Colonel Jose Espejo was a man with a problem. As the Colombian army’s communications expert watched the grainy video again, he saw kidnapped soldiers chained up inside barbed-wire pens in a hostage camp deep in the jungle, guarded by armed FARC guerillas. Some had been hostages for more than 10 years, and many suffered from a grim, flesh-eating disease caused by insect bites.

It was 2010, and the straight-talking Espejo was close to retirement after 22 years of military service. But he couldn’t stand the thought of quitting with men left behind enemy lines. He needed an idea, and when he needed an idea, he always went to one man.

Juan Carlos Ortiz was dunking his kids in the pool at his home in Coconut Grove, Miami, when he got the call from Colonel Espejo. With his easy charm and seemingly natural talent for creating clever commercials, the 42-year-old advertising executive had earned himself a Don Draper-like reputation in Colombia.

The ambitious Ortiz had shot to fame at the Colombian office of Leo Burnett — the legendary ad agency behind Tony the Tiger — where he created an anti-drug TV spot for the Colombian President’s Office. The ad showed an addict on a bus mistaking a fellow passenger’s dandruff for cocaine and snorting it up his nose. It made Ortiz the first Colombian to win a gold Lion at Cannes, the advertising industry’s Oscars. He returned to Bogotá a national hero and received a commendation from the nation’s first lady.

Sao Paulo warns of severe water rationing

AFP, January 28

Authorities in Sao Paulo, Brazil’s richest state and economic hub, have warned they are considering severe water rationing if the country’s worst drought in 80 years continues.

Officials outlined draconian plans for alternating cuts that would leave areas without water for five days at a time.

“If the rain persists in not falling into the Cantareira reservoir system, the solution would be for very heavy rationing,” said Paulo Massato, director of the state water company Sabesp.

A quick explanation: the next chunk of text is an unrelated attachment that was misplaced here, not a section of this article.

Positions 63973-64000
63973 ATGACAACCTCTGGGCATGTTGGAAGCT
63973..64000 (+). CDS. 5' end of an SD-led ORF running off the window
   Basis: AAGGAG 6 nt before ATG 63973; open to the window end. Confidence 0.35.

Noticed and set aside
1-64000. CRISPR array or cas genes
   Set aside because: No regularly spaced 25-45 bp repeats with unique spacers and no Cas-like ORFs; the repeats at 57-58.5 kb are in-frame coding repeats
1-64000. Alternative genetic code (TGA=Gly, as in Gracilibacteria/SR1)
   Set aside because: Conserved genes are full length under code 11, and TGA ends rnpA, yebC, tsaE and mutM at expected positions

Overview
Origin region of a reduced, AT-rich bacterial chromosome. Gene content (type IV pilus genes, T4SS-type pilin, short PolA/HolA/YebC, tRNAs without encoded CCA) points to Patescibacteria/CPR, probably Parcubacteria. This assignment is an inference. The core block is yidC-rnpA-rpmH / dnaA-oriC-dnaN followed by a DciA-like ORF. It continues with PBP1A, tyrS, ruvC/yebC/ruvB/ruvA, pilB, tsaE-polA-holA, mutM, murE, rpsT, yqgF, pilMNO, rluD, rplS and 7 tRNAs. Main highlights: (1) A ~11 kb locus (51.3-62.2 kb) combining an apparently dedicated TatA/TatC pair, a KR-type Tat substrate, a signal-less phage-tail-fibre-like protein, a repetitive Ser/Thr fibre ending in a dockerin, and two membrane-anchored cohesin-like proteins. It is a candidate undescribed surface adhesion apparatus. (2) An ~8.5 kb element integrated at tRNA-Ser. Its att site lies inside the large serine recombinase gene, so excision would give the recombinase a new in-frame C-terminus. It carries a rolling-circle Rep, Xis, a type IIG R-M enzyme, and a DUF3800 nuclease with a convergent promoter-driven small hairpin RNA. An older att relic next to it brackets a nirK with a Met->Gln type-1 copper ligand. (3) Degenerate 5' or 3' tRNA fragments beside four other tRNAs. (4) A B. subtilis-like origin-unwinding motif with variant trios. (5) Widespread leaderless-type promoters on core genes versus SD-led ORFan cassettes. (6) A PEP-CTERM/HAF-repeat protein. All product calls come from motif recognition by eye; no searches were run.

Sabesp runs the Cantareira system, which supplies nearly half of the Sao Paulo metropolitan area, South America’s largest city with some 20 million people.

“The rationing would see two days with water and then five without,” he said late Tuesday.

[…]

Unless it rains soon, supplies could run out altogether by March.


Brazil Drought: Worst Water Crisis In 80 Years Affecting Four Million People In Country’s South East

IBT Times, January 25

Water cuts and blackouts have spread across large areas of south-east Brazil as a result of the worst drought in the country since 1930. The drought has hit Brazil’s three most populous states: São Paulo, Rio de Janeiro, and Minas Gerais.

More than four million people have been affected by water rationing and power cuts. In the Madureira district of Rio residents have mounted demonstrations, beating empty buckets and cans to express their frustration. The district has been without tap water since before Christmas. Other cities have seen similar demonstrations.

The drought first hit in São Paulo, where hundreds of thousands of residents have had water supplies cut. The region should normally be experiencing its rainy season.

São Paulo state suffered similar serious drought problems last year. At an emergency meeting of five government ministers in the country’s capital, Brasilia, Environment Minister Izabella Teixeira says that the three states must save water.

“Since records for Brazil’s south-eastern region began 84 years ago we have never seen such a delicate and worrying situation,” said Teixeira.

SF Gate: First-ever rainless January in S.F. history

Six women murdered each day as femicide in Mexico nears a pandemic

The carnage isn’t just in border town Juárez, with the largest number of victims in province of Mexico state.

Al Jazeera, By Judith Matloff, January 4